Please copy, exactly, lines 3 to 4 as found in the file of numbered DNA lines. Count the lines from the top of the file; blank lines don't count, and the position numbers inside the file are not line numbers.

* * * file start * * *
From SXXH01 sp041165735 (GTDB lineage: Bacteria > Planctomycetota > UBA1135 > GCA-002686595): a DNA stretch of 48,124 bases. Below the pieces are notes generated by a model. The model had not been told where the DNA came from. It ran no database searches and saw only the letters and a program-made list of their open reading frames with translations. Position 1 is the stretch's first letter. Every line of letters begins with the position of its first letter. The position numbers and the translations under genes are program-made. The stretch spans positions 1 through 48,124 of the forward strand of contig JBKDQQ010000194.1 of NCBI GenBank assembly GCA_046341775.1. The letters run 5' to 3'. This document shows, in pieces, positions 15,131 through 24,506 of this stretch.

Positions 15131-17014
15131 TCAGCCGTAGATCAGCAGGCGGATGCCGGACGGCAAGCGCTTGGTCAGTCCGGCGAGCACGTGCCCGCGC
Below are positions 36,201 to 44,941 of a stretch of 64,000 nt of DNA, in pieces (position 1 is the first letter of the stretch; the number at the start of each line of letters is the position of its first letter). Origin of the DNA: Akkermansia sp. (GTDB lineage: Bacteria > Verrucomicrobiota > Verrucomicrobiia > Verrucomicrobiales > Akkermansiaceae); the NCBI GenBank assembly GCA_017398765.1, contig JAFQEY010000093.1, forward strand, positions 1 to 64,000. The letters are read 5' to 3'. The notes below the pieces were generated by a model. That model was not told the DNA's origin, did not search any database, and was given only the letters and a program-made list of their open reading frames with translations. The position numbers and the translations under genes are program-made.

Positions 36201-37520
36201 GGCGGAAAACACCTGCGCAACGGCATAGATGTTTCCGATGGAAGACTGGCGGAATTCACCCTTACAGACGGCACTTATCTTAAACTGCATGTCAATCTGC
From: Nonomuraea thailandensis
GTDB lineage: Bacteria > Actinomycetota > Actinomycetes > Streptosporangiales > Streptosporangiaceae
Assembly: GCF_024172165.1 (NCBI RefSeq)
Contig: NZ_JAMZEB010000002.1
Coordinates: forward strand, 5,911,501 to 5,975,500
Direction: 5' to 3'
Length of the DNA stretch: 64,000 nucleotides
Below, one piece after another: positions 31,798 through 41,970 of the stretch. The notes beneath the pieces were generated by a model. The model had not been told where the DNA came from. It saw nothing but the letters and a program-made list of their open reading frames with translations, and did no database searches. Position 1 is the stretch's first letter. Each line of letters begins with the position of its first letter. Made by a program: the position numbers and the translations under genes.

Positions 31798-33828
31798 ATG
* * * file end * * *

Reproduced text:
15131 TCAGCCGTAGATCAGCAGGCGGATGCCGGACGGCAAGCGCTTGGTCAGTCCGGCGAGCACGTGCCCGCGC
Below are positions 36,201 to 44,941 of a stretch of 64,000 nt of DNA, in pieces (position 1 is the first letter of the stretch; the number at the start of each line of letters is the position of its first letter). Origin of the DNA: Akkermansia sp. (GTDB lineage: Bacteria > Verrucomicrobiota > Verrucomicrobiia > Verrucomicrobiales > Akkermansiaceae); the NCBI GenBank assembly GCA_017398765.1, contig JAFQEY010000093.1, forward strand, positions 1 to 64,000. The letters are read 5' to 3'. The notes below the pieces were generated by a model. That model was not told the DNA's origin, did not search any database, and was given only the letters and a program-made list of their open reading frames with translations. The position numbers and the translations under genes are program-made.